In the end, due to Orwell's decision, the elephant lay dying in a pool of blood. After having completed his education, Orwell joined the Indian Imperial Police, and served in Burma, from toas an Assistant Superintendent of Police.
Shooting an elephant by george orwell pdf
In the essay he writes not just about his personal experience with the elephant but how metaphorical the experience is to Imperialism and his views on the matter. It is to keep the readers focused on the core of the topic which is the moral dilemma and guilt that Orwell personally feels while serving the British empire. Words: , Paragraphs: 8, Pages: 4 Publication date: July 16, Sorry, but copying text is forbidden on this website! Humiliation is an entirely psychic injury, unlike most other forms of injury. Orwell wins the sympathy of readers by expressing the pressure he feels as an Anglo-Indian in Burma, struggling with his morals, and showing a sense of compassion for the dying animal. This hatred forms part of a general anti-European sentiment in the area at the time. Readers respect Orwell for his sense of duty. It is why he cannot afford being hated either. Orwell 's voice as narrator is the only one readers hear. The Burmans who were eager to have its meat, stripped its bones of all the flesh by afternoon.
Orwell was worried he could hardly do anything but then he decided that he must see. He was a police officer who worked for British imperialists and killing the elephant would help him receive good judgement from the villagers in Burma.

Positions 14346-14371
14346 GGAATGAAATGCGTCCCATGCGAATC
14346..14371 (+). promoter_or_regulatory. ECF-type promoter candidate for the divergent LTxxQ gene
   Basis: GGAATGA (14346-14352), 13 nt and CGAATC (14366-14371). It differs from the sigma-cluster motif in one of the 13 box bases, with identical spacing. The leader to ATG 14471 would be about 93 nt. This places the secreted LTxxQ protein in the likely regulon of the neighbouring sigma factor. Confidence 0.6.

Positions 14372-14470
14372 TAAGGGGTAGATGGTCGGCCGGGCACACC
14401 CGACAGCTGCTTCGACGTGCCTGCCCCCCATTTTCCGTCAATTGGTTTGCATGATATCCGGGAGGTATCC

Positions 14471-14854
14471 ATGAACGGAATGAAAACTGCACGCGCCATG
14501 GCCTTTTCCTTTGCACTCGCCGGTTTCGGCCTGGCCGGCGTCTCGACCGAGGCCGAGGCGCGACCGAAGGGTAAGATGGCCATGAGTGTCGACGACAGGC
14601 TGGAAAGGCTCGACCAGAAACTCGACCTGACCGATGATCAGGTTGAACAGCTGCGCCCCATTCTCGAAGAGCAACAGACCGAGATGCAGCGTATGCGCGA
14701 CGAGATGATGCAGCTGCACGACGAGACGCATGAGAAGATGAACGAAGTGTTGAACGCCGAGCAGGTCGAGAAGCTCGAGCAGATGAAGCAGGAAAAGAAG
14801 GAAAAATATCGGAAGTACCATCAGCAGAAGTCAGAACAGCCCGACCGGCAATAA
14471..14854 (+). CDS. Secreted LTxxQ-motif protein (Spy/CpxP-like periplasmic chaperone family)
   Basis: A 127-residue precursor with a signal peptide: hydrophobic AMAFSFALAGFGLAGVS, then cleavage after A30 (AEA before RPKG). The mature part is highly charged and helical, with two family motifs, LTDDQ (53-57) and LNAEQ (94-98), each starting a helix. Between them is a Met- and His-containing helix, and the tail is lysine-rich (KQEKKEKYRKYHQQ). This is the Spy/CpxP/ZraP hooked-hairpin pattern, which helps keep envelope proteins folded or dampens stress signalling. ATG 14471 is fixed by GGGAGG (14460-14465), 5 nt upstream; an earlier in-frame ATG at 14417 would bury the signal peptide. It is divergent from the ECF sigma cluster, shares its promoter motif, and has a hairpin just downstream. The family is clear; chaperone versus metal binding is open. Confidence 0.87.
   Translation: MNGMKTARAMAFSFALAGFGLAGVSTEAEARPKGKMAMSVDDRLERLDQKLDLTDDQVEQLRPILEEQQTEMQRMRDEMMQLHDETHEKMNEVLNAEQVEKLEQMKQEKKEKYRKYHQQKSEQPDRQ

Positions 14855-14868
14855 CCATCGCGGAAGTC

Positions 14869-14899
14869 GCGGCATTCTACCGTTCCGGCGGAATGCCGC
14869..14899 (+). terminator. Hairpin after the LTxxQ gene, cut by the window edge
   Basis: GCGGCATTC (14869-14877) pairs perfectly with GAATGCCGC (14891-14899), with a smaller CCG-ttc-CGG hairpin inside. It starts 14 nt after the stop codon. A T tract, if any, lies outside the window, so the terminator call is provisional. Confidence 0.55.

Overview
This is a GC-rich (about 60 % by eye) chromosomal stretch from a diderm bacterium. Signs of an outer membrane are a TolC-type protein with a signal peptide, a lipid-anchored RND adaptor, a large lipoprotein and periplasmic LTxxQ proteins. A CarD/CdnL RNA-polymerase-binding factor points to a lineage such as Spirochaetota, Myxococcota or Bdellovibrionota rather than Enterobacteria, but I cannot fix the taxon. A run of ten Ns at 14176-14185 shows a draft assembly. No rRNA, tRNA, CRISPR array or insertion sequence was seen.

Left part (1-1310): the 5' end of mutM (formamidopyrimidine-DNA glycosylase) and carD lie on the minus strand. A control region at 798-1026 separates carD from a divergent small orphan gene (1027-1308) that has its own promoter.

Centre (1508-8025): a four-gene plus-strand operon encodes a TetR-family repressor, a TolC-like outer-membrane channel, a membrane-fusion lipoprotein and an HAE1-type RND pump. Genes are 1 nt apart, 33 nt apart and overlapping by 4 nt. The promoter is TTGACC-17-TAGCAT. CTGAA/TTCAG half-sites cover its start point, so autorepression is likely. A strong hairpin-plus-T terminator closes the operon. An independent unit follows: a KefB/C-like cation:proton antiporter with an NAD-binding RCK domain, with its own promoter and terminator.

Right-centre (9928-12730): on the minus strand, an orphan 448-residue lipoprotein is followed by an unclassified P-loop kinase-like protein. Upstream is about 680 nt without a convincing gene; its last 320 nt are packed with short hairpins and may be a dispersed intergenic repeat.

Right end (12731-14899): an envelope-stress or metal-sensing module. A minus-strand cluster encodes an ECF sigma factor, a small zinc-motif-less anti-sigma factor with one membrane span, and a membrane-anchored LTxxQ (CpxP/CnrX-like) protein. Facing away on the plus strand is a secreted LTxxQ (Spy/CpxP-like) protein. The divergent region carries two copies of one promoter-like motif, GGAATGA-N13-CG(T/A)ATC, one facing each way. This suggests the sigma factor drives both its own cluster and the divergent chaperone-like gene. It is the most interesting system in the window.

Symbolism is a heavy orchestrator in this essay, with Orwell relating the concept of imperialism to several events such as the elephant 's rampage, the dead coolie, and the actual shooting of the elephant His burden is much different from that of his compatriots who gladly follow everything that is law.
He is puppet being controlled.
George orwell essays summary
The British officer, the executioner, acts as a symbol of the imperial country, while the elephant symbolizes the victim of imperialism In Orwell 's Shooting an Elephant, he describes this experience with the use of multiple symbolic characters. It is why he cannot afford being hated either. This experience led him to resign and later become an author. It is to keep the readers focused on the core of the topic which is the moral dilemma and guilt that Orwell personally feels while serving the British empire. The unjust shooting of an elephant in Orwell's story is the central focus from which Orwell builds his argument through the two dominant characters, the elephant and its executioner. It is then Orwell claims he realizes the true position of whites in the East and how Imperialism hurts not only the victims but the oppressors. When George Orwell signed up for a five-year position as a British officer in Burma he was unaware of the moral struggle that he was going to face. When he hears of the elephant rampaging through the bazaar, he feels compelled to show his face, and demonstrate his responsibility. He writes of several situations that show his immoral doings. The Buddhist priests, he says, are the worst.